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Archive for March, 2011


Shaun of the Dead

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What? A derelict Grade II listed Victorian water tower with planning consent for conversion into a four-bed home.

The place will be arranged over five floors so you’d better like staircases … or install a lift.

Where? East Dereham, Norfolk

How much? Guide £80,000 – £100,000. The tower will be auctioned at The Assembly House, Norwich, on March 30th.

Who? Brown & Co.

 

Water tower

Water tower

Water tower. Pic: British Water Tower Appreciation Society

Water tower. Pic: British Water Tower Appreciation Society

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It’s good to hear that the government wants to encourage more housebuilding but surprising to see that they plan to do this by giving housebuilders government land, with no need to pay for it until the properties are built and sold.

According to the FT, this scheme will be part of a growth strategy announced in the budget.

The amount of previously developed land owned by public bodies is 16,600 hectares, of which nearly half is suitable for housing. The government estimates that it could deliver 266,000 homes using this.

Which would be good – though it would be interesting to know where all of this land actually is, and how much of it is viable for development (which may not be the same thing as suitable for housing!)

And more to the point, why this plan, and why now?

Housebuilding

No doubt the scheme will be trumpeted as a desire to control house prices and help first-time buyers, but the real reason, I suspect, is this: “Construction was the biggest loser in the last quarter so we need to get the builders going again,” said a Westminster source.

In other words, the government seems to have decided (we await details) to use public land and money to bankroll developers to build so that the growth figures will look better – come back Gordon Brown, all is forgiven!

The idea  of using public land is not a bad one (remember eco-towns, scrapped by this government?!), though it’s not, perhaps, one that should be cobbled together in haste ahead of a budget by a government worried about the economy.

More specifically, some questions this raises:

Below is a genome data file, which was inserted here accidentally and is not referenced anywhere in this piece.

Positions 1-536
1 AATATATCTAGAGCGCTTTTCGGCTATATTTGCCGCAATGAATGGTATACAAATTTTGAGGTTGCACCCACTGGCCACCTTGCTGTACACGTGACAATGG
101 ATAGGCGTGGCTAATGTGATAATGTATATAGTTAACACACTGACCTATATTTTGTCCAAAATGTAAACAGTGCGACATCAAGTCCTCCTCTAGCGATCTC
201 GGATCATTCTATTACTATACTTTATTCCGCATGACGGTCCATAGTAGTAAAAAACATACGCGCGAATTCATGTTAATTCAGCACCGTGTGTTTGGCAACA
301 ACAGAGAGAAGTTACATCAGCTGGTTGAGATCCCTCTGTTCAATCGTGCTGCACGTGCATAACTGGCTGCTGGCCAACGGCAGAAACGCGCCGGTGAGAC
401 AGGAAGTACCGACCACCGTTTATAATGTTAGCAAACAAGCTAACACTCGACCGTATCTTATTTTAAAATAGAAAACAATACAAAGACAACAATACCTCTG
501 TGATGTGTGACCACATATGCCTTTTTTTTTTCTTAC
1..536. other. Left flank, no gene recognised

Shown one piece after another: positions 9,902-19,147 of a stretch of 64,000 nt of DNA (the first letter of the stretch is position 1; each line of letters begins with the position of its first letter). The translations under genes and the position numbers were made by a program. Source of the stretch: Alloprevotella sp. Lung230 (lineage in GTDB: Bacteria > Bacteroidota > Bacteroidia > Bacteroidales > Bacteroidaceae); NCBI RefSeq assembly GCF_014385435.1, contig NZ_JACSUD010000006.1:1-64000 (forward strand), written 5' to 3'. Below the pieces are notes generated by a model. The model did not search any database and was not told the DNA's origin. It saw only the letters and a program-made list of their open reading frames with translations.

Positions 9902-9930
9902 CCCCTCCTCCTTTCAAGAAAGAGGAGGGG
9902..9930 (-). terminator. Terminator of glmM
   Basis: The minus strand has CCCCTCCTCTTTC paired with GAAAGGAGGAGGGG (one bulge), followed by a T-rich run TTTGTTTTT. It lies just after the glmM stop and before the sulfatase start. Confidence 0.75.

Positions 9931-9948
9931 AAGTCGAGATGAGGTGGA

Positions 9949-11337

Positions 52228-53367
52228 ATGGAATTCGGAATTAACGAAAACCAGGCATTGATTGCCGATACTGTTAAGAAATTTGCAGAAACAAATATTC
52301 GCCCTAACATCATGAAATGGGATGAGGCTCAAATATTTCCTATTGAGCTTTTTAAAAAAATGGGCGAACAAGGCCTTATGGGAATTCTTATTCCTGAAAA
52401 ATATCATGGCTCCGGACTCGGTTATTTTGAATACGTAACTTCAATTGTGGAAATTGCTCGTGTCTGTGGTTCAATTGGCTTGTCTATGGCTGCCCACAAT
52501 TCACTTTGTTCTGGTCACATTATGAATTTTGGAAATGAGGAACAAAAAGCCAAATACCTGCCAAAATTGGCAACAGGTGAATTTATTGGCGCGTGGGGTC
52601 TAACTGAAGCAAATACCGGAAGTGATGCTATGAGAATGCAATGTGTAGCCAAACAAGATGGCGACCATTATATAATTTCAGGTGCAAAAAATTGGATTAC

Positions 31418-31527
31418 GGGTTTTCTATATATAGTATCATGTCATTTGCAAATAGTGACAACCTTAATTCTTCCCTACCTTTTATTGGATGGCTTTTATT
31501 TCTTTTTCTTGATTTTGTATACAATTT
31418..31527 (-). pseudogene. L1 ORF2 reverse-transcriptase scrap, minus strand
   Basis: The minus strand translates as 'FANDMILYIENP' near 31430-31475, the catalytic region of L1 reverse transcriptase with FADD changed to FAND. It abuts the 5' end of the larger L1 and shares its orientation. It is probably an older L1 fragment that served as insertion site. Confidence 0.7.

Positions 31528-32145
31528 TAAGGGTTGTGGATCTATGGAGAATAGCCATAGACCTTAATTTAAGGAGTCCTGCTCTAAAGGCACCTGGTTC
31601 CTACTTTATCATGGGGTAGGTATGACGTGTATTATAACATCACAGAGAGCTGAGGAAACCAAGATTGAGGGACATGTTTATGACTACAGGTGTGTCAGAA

• How will the land be valued? One would hope, given the generosity of this deal, that the taxpayer will not see private companies rake in millions from state-owned land. In this regard, the Home Builders Federation is quoted as saying: “we welcome the commitment to free up public sector land, but public bodies need to be realistic about price as well as flexible about terms if the initiative is to deliver new homes.”  Hmmm. Give us cheap land, but don’t tell us how to build on it!
  • Is this plan based on ‘have land, let’s build’ or on actual local demand and market dynamics? Shapps recently said: “The idea that Ministers can sit in Whitehall and somehow dictate these tractor-like targets on five and 10-year plans has finally ended, I am pleased to say … deciding where housing should go will now be an entirely local decision, prompted by the new homes bonus and other mechanisms.”
  • Following on from that: what happens if they don’t sell? Does the taxpayer simply carry the financial can?
  • It seems odd for a Tory minister to propose such an interventionist strategy – if the free market isn’t delivering enough homes, why isn’t it?
  • Will the houses be affordable? Will they be eco-friendly? (see house builders’ comments above on terms!)
  • Will this development be subject to the localism bill (ie: to local objections)?

Back in January, I wondered why Grant Shapps seemed to be picking a fight with housebuilders and speculated that this was a lobby of some considerable power that was used to getting what it wanted.